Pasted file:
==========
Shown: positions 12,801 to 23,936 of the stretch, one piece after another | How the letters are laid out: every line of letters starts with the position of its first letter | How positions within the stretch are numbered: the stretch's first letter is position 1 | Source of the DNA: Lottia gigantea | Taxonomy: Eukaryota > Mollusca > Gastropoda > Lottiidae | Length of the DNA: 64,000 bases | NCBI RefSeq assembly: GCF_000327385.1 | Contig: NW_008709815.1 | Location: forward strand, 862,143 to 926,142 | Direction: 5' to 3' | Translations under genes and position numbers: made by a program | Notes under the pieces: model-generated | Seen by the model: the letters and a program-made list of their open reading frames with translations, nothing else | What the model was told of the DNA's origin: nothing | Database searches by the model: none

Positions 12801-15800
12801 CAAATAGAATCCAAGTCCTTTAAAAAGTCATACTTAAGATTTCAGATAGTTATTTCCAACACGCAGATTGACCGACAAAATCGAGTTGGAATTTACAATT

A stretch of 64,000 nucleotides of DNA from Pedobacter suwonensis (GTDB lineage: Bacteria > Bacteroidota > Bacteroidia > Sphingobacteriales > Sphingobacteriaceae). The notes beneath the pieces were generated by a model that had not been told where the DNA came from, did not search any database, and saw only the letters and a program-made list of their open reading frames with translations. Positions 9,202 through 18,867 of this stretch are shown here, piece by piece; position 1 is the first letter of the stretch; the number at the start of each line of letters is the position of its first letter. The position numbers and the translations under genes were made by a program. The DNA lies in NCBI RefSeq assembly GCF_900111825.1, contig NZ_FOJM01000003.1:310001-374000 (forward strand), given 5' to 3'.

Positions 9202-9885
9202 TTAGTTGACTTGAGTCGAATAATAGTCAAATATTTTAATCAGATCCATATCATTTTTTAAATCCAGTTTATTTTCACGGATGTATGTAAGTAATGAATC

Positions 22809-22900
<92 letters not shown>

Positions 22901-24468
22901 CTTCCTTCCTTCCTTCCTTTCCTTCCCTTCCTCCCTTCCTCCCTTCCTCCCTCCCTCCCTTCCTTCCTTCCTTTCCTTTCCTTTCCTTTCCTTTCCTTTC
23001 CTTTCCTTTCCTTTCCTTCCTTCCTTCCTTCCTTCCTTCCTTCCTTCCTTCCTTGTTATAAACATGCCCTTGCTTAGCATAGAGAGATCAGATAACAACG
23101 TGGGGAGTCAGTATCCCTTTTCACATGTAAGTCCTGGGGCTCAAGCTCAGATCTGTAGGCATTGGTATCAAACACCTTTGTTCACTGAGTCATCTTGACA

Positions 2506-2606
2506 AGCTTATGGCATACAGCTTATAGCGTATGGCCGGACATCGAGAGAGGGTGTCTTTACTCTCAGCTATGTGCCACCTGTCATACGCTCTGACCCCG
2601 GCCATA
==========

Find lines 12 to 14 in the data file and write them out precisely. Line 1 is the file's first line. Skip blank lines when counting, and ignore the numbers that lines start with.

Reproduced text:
23101 TGGGGAGTCAGTATCCCTTTTCACATGTAAGTCCTGGGGCTCAAGCTCAGATCTGTAGGCATTGGTATCAAACACCTTTGTTCACTGAGTCATCTTGACA

Positions 2506-2606
2506 AGCTTATGGCATACAGCTTATAGCGTATGGCCGGACATCGAGAGAGGGTGTCTTTACTCTCAGCTATGTGCCACCTGTCATACGCTCTGACCCCG